Sarah sat with her coffee in her chair by the window. The garbage had finally been picked up, but patches of dirty snow still dotted the curb and trash was strewn up and down the block.
___The storm was over, and they had survived–– worn, battered, ragged at the edges. How much they had learned was still unclear. And what would happen next––a complete mystery.


The grey blue of a sliver of sky visible between dusty brick walls
The yellow of a tulip curling into itself
The magenta of the tiny buds on the tree outside the window
The filtered gold of the sunlight behind the shades
The distant song of unseen birds
The milky beige of her morning coffee
The clank of the spoon on the saucer
The smell of garlic from her neighbor’s kitchen
This narrow slice of the world was all she had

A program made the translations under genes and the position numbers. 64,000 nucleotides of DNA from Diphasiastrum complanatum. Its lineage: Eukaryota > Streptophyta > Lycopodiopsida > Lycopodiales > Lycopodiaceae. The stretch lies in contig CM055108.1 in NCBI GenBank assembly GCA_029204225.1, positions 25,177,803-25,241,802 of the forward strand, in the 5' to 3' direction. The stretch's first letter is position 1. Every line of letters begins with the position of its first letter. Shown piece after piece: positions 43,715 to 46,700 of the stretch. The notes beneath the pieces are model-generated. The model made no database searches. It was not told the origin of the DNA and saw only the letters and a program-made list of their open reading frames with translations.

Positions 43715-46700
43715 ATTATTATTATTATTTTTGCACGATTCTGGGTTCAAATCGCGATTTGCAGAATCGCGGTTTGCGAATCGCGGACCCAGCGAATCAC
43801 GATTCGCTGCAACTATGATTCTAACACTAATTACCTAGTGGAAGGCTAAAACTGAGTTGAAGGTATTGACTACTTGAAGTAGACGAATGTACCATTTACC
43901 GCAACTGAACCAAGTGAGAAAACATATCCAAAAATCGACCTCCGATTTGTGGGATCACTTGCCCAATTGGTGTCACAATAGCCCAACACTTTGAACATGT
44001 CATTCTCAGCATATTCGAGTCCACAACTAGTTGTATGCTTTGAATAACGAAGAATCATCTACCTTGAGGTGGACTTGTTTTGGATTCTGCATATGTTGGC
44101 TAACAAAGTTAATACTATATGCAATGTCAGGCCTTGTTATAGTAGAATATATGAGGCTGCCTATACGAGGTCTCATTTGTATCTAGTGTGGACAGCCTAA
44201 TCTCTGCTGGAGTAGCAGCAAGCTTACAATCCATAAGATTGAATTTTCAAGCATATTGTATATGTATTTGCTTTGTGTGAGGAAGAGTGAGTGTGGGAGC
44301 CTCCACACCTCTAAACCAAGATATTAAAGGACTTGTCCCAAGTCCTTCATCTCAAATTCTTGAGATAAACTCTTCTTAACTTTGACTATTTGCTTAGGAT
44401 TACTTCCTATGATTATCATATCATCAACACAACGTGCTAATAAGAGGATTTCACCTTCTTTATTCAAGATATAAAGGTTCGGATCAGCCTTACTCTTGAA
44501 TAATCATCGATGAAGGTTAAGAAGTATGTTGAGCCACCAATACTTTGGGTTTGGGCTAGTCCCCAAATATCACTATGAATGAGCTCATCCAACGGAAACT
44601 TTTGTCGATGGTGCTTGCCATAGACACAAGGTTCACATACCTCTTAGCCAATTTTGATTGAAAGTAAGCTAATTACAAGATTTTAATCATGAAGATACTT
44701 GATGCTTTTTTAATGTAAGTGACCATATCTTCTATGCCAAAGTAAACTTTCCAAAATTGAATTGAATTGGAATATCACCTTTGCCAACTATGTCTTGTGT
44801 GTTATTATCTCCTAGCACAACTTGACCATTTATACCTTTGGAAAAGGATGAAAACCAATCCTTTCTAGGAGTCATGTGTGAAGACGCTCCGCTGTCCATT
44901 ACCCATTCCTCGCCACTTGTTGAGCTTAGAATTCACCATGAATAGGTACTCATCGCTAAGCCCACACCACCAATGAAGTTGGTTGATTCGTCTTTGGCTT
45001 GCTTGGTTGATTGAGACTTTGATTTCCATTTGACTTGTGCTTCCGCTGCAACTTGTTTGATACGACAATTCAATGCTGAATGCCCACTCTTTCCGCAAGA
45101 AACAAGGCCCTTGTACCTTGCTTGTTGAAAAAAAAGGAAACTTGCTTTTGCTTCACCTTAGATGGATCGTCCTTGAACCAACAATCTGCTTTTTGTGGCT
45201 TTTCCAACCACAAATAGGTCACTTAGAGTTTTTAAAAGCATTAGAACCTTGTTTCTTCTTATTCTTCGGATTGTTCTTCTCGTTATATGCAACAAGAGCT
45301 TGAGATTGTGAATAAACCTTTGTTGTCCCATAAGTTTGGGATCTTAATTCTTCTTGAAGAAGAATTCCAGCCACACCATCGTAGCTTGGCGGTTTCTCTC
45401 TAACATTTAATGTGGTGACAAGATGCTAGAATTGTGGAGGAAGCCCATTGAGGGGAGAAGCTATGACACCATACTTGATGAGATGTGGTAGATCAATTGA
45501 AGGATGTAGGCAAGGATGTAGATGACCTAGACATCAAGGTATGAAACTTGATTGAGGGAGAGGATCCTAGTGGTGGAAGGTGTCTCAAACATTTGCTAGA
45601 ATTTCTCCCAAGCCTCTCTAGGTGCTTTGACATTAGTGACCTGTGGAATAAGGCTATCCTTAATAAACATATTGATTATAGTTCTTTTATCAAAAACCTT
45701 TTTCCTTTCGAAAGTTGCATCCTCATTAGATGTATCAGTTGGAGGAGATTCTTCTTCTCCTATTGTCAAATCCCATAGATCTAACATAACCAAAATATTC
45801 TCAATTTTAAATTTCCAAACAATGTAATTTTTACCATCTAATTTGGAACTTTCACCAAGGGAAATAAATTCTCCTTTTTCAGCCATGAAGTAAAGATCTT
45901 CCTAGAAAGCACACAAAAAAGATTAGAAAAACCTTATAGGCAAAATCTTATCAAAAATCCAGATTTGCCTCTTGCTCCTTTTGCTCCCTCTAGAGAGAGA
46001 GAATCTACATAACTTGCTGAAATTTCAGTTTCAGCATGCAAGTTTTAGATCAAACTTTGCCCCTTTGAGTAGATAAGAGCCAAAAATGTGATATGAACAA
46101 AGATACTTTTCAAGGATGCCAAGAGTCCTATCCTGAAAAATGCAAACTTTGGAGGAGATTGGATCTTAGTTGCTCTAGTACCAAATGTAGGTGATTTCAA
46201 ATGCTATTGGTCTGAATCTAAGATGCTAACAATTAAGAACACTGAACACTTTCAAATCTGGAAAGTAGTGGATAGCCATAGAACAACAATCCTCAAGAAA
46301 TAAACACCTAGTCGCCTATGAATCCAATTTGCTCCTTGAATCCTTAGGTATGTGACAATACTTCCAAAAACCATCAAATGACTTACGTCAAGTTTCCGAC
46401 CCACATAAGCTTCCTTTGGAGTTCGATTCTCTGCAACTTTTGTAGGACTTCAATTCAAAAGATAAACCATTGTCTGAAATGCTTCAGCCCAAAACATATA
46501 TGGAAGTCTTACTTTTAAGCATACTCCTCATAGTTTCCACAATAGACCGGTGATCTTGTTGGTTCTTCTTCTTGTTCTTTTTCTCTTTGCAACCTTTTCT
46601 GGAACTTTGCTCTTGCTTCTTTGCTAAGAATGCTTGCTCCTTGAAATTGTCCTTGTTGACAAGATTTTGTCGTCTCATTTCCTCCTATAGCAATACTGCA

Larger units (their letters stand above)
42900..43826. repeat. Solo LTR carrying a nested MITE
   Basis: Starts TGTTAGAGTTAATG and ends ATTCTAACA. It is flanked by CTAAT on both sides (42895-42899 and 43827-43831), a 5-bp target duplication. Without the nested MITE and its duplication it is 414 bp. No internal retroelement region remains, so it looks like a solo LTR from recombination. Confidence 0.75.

Shrinking from one day to the next in a relentless test
Of her ability to subtract.
What would be left when she finally opened her door?

Case Closed

By Jeanne Swartelé-Wood

Eleanor knew she would have to leave out much of what she wanted Eddie to know about her after she was gone. Over the past three years she had broached the subject of vital information he would surely need—or maybe even want—if she were the first to die.
___Even thinking about Eddie on his own in the old house, oblivious as he was regarding its plumbing and heating, the quirks of odd sounds that meant nothing and would remain meaning nothing because inaudible to him as he would probably ever remain resistant to wedging his hearing aids into place—yes, Eddie on his own, at a loss even to find the toolbox—oh, it would be grim and she felt for him.
___Would she look down from heaven or up from hell and pity him? Or maybe an afterlife she might find really did exist would allow her to whisper, in ghostly fashion, “Eddie, call a repairman. Face the facts. Be glad, you have cash to pay him.”